And with AI helping pull down the cost and time of chip design to better align it with software design cycles, a ton of innovation is about to become unlocked - more companies, not fewer, are going to find it advantageous to do their own designs.
All of this calls for a fresh way of covering semis that focuses less on speeds and feeds and more on how chips power products and strategies.
This made me think, I wonder if Nvidia without ARM would have bigger incentives to invest and create products around RISC-V chips 🤔
Some things *do* change…
Amazon increases the price of Prime Membership to $139/year
…and most Prime members didn’t even know what they were paying until they saw that news item ¯\_(ツ)_/¯
The thing to remember with these price increases is, how was the value increased? If the price goes up 17%, but the value goes up more than that, it may be an extremely sustainable pace (ie. Shipping is now faster than a few years ago, wider selection, more and better shows on Prime TV, more albums on Amazon Music, whatever).
If you want an overview of their Q4 earnings, check out this thread by my friend MBI (💎🐕).
Interview: Geoffrey Moore, Gorillas and Tornadoes 🦍🌪
The terms sound a bit like those joke movies — Snakes on a Plane or Sharknado — but the metaphors to think about how business ‘cross the chasm’ are seriously useful.
This was good stuff, and as Patrick says, it’s all even more impressive when you consider that Moore wrote his influential book before the web.
Interview: Ben Braverman, Chief Customer Officer at Flexport
This was an interesting one by Delian Asparouhov.
Ever since randomly listening to an interview with Ryan Peterson years ago, I’ve been keeping an eye on this company because I think they’re doing important-hard things in a very smart way, and the world needs more companies like them bringing digital benefits to old-world atoms industries that run on post it notes and email attachments.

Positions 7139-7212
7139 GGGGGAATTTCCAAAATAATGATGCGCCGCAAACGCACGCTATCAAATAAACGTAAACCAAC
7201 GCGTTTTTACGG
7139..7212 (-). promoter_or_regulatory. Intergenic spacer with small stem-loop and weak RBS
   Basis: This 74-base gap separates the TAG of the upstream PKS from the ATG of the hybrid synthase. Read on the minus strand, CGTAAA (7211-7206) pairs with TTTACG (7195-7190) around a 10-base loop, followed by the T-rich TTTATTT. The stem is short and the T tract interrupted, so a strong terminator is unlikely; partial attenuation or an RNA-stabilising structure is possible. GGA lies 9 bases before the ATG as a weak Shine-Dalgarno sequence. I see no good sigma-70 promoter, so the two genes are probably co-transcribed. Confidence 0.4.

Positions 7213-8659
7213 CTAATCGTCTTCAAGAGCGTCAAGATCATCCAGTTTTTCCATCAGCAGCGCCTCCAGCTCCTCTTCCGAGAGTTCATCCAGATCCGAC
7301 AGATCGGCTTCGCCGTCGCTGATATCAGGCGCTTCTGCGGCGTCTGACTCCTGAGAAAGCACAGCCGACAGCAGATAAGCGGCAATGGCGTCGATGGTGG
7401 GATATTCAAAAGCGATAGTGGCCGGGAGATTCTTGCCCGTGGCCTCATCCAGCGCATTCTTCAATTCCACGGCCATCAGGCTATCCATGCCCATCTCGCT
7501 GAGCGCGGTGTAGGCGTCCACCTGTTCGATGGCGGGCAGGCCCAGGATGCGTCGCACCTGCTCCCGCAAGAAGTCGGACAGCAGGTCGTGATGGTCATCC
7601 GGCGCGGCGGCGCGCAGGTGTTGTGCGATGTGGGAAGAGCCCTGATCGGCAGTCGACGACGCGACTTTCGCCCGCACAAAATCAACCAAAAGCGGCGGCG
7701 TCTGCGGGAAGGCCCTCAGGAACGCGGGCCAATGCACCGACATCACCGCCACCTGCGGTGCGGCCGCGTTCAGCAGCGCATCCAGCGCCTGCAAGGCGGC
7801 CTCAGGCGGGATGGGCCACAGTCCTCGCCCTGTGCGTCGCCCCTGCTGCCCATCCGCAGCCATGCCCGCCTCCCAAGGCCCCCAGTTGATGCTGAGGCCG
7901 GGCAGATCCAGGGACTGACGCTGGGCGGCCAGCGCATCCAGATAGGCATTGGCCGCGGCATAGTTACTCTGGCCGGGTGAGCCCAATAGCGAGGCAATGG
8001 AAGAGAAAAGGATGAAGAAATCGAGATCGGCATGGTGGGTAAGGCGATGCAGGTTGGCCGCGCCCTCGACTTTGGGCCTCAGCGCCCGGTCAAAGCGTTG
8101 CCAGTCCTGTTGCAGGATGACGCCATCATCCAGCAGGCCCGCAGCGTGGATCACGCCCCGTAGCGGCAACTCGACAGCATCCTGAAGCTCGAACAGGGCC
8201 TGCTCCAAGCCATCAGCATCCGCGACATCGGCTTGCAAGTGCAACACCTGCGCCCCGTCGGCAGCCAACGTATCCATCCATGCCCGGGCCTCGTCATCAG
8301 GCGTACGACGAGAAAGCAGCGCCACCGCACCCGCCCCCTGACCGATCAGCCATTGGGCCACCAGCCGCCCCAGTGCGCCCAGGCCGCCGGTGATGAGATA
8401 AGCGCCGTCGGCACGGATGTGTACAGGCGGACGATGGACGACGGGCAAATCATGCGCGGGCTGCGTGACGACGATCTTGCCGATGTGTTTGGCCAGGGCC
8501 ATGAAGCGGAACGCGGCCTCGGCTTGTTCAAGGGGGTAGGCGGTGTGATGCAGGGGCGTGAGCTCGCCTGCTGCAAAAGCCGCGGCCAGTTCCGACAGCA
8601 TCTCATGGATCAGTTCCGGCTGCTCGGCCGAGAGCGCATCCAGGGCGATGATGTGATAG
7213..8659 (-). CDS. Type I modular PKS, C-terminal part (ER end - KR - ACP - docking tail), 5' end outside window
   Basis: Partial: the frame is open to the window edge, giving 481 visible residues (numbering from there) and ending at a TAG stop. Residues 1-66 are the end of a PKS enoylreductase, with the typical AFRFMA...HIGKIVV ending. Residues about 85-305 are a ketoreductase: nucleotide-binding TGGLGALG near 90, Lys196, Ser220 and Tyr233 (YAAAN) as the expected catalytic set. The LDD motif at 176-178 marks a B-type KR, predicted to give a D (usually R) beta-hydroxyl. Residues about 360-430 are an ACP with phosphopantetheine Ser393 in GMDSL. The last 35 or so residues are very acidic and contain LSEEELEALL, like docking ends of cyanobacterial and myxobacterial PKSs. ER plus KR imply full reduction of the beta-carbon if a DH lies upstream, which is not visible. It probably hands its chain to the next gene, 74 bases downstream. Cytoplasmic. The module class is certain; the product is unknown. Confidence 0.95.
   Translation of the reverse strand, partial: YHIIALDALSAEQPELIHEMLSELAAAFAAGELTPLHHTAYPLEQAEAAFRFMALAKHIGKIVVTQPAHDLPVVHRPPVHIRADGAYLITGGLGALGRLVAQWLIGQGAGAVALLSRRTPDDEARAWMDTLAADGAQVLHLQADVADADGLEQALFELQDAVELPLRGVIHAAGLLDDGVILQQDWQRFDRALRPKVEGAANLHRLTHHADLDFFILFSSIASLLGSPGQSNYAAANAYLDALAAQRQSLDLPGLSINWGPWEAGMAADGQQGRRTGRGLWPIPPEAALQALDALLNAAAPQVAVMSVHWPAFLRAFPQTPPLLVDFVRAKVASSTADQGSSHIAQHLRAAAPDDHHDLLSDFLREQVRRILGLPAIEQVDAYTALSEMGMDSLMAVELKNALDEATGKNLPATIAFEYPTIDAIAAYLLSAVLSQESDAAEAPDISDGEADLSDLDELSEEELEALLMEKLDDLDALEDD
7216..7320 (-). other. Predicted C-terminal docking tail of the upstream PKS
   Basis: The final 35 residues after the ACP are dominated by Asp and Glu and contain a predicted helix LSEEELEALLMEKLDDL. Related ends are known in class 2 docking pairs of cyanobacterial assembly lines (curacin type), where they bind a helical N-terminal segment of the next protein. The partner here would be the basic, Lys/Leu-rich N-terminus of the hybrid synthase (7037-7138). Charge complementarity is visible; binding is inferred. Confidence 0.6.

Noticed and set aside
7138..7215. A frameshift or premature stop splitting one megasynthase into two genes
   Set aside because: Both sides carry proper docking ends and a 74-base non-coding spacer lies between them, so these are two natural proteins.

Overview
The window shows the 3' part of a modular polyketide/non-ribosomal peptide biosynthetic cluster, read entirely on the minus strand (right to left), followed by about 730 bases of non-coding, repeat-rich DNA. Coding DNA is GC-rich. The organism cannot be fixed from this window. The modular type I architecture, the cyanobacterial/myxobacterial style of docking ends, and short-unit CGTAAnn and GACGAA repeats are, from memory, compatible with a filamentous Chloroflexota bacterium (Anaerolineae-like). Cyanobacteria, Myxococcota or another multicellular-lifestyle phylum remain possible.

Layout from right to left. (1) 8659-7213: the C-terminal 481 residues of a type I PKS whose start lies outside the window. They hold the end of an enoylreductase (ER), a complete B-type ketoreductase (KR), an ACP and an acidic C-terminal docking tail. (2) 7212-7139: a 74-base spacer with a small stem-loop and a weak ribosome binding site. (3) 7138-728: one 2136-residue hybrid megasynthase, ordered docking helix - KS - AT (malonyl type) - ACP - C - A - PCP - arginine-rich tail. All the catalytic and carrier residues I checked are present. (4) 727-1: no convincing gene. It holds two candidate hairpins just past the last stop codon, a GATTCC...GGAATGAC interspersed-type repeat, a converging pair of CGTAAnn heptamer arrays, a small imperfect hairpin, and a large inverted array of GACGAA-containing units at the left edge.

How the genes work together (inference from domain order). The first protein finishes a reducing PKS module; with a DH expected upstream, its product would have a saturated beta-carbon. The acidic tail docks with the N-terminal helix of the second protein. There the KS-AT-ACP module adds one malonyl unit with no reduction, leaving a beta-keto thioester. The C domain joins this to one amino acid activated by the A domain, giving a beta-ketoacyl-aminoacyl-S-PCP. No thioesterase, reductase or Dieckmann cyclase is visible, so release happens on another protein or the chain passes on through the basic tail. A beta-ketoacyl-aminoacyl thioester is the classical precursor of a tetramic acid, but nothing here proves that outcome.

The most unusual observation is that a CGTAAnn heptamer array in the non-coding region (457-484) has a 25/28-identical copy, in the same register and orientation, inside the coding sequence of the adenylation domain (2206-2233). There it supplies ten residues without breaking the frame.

Operators Ep 31: Ben Braverman (Flexport) (audio + full transcript available)
There’s a hilarious bit near the end where Ben talks about how Ryan wrote and had illustrated a children’s book about the ship that was blocking the Suez canal in a couple weeks — title: The Big Ship and the Little Digger — and the book is now apparently a best-selling for kids in Egypt. What a world we live in!
Reminds me of ‘Stinky and Dirty’ on Amazon Prime TV.
The Nintendo Switch has now outsold the Wii (103m+ units)
The Switch had a relatively strong holiday quarter, with 10.67 million units shipped between October and December despite the global semiconductor shortage. That brings the system’s lifetime total to 103.54 million units shipped, meaning it took just under five years to overtake the Wii’s 101.63 million.